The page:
By Vicky Gu ’20
This year, Ms. Sara Hall joins the Middle School as a new teacher in the Spanish Department. She will teach Spanish levels 1A and 2.
Before coming to Pingry, Ms. Hall taught Spanish for 9 years in Illinois and Connecticut, mostly in urban public schools. She has also taught at various charter and magnet schools. Most recently, she taught Spanish at Southern Connecticut State University for two years. Ms. Hall has taught to a wide range of age groups, from kindergarten to college students. Except for one year in which she taught English Language Arts, Ms. Hall has always taught Spanish throughout her career.
Conversations with Assistant Headmaster Delvin Dinkins and World Languages Department Chair Steve Benoit first sparked Ms. Hall’s interest in working at Pingry. She found through speaking with them that Pingry matched her educational philosophy in important aspects that her last school didn’t share, such as Pingry’s goal to develop the “whole child” instead of just their academic side. She appreciates that Pingry recognizes this and teaches both character and social development to its students in addition to its curriculum.
The emphasis on diversity at Pingry further resonated with Ms. Hall. “I absolutely love the focus on diversity and inclusion,” she said. As someone in an interracial relationship with multiracial children, “it means everything to me.” Her favorite part of the rigorous interview process was talking to Dr. Artis and the Diversity and Inclusion Department, because they know “there are unconscious biases that we need to overcome. Lots of adults don’t know that they have those biases or are uncomfortable with addressing them.” She agrees that the school needs to make sure that everyone has these important conversations.
As a teaching assistant for sophomores in an English class in her senior year of high school, Ms. Hall first found her love for teaching and sparking interest in students. “It felt so natural – I knew at that moment it was for me. . . . There’s this lightbulb. Sometimes the light’s already been lit, and sometimes the light ignites later on. But being part of igniting that light is the reason,” Ms. Hall said.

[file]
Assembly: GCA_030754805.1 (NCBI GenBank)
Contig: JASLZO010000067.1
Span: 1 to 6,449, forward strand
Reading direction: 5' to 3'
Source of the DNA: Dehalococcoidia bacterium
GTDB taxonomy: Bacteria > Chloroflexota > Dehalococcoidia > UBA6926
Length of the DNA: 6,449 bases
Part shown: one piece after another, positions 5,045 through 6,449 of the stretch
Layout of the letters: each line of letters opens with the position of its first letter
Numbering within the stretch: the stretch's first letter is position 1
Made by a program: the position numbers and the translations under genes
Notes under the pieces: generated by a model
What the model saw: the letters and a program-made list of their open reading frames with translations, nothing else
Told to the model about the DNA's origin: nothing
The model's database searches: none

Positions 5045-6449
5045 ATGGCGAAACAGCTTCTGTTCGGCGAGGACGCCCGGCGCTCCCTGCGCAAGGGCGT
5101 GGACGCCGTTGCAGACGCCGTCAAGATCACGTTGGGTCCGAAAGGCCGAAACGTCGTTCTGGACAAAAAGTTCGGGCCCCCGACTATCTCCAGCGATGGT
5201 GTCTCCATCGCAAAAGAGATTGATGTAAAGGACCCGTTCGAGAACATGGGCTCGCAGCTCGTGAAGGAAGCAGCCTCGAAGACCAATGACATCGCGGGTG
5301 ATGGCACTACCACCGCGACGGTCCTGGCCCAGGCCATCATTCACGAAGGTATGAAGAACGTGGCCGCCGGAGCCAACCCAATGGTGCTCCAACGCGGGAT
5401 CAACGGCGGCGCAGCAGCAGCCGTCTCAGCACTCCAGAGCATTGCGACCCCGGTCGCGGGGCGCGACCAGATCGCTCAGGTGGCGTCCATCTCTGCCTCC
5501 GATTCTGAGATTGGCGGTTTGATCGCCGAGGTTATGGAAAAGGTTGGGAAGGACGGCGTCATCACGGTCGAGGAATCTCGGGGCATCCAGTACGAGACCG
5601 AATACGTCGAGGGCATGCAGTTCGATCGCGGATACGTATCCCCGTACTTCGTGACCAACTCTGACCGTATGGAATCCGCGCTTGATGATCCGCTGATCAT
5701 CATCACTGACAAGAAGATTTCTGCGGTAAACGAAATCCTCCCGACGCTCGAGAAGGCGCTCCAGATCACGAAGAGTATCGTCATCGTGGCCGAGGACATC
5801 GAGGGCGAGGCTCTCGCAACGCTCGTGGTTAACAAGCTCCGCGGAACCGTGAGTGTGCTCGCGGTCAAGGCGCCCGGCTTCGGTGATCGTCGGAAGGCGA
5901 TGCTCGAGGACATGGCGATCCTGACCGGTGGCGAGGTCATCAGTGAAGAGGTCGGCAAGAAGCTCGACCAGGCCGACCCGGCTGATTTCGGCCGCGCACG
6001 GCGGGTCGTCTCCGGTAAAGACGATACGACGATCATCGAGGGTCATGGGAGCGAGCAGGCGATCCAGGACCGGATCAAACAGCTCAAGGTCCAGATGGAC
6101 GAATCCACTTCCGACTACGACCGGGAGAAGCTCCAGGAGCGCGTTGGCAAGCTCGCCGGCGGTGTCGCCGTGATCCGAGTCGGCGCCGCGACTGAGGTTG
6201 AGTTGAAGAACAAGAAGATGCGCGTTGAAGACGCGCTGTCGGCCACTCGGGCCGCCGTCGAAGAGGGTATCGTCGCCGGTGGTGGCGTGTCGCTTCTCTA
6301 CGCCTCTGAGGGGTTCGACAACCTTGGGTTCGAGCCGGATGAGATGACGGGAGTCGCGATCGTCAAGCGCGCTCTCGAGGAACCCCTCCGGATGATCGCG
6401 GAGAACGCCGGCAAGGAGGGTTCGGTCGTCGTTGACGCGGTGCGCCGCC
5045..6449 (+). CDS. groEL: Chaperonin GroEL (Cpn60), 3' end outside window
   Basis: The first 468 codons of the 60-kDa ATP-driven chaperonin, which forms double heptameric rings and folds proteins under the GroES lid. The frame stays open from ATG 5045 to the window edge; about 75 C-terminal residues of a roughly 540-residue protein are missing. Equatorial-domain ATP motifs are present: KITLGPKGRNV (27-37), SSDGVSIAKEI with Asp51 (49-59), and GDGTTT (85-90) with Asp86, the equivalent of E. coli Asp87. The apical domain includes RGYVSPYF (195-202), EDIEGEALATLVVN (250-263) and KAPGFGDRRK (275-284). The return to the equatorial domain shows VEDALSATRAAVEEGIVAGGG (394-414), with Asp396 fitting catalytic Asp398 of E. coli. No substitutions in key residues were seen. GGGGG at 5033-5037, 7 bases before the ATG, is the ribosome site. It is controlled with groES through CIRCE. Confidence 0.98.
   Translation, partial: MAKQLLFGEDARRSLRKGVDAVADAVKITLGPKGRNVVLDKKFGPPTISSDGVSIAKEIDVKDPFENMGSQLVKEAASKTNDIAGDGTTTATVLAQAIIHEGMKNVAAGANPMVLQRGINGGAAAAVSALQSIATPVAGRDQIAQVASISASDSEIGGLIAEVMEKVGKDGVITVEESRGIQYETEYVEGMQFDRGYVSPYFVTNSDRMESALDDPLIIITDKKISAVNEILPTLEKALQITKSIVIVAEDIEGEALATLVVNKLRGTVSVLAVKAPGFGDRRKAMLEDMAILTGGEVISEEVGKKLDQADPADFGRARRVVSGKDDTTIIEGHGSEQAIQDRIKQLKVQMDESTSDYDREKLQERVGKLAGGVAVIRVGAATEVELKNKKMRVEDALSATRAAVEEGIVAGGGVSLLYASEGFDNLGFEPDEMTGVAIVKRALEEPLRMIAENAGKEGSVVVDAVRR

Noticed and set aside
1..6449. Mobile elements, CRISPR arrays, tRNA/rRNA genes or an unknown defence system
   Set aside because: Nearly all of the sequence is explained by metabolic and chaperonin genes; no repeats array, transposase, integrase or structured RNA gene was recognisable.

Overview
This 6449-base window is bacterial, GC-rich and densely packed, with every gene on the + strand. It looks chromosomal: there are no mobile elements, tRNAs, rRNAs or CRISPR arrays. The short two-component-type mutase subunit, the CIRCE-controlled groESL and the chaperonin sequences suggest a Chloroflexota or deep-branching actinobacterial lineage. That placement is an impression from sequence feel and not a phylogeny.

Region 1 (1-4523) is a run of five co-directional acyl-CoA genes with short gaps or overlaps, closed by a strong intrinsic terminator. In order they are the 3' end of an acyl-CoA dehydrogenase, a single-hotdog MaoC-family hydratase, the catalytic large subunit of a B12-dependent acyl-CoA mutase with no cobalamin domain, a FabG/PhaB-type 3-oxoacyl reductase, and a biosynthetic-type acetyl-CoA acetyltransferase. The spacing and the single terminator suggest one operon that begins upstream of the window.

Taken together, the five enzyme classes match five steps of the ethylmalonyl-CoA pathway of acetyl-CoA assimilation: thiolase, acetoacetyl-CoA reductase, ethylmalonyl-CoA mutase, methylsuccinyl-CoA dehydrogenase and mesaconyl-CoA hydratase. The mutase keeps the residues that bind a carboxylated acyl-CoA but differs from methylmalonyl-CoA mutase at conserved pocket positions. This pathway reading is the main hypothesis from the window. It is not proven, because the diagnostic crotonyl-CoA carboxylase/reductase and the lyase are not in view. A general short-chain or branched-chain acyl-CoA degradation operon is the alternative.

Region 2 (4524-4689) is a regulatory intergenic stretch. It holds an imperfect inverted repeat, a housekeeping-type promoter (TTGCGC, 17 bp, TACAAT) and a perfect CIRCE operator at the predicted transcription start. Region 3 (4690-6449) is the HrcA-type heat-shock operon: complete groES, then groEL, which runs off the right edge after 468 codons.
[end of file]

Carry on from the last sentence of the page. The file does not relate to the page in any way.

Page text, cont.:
Though she only started learning Spanish during her sophomore year of high school, Ms. Hall hopes to convey to her students that anyone can become good at Spanish. “My father’s from Indonesia but never taught me his language,” she said. Ms. Hall has one Mexican cousin, but she does not speak Spanish natively. She hopes to show that she is “living proof that you can come from a different language background” and still be able to love and become fluent at a language.
One of Ms. Hall’s goals this year is to focus on utilizing the Spanish language as much as possible. She realizes that some are hesitant to use the language because they’re afraid that they won’t use it correctly. Ms. Hall hopes to eliminate this barrier between different levels of proficiencies among her students. “Conference Period is a huge factor in this challenge,” she says, as it allows students to see her for extra help. Ms. Hall hopes that she will be able to teach students to be proactive about coming to see her for extra help to identify their weaknesses.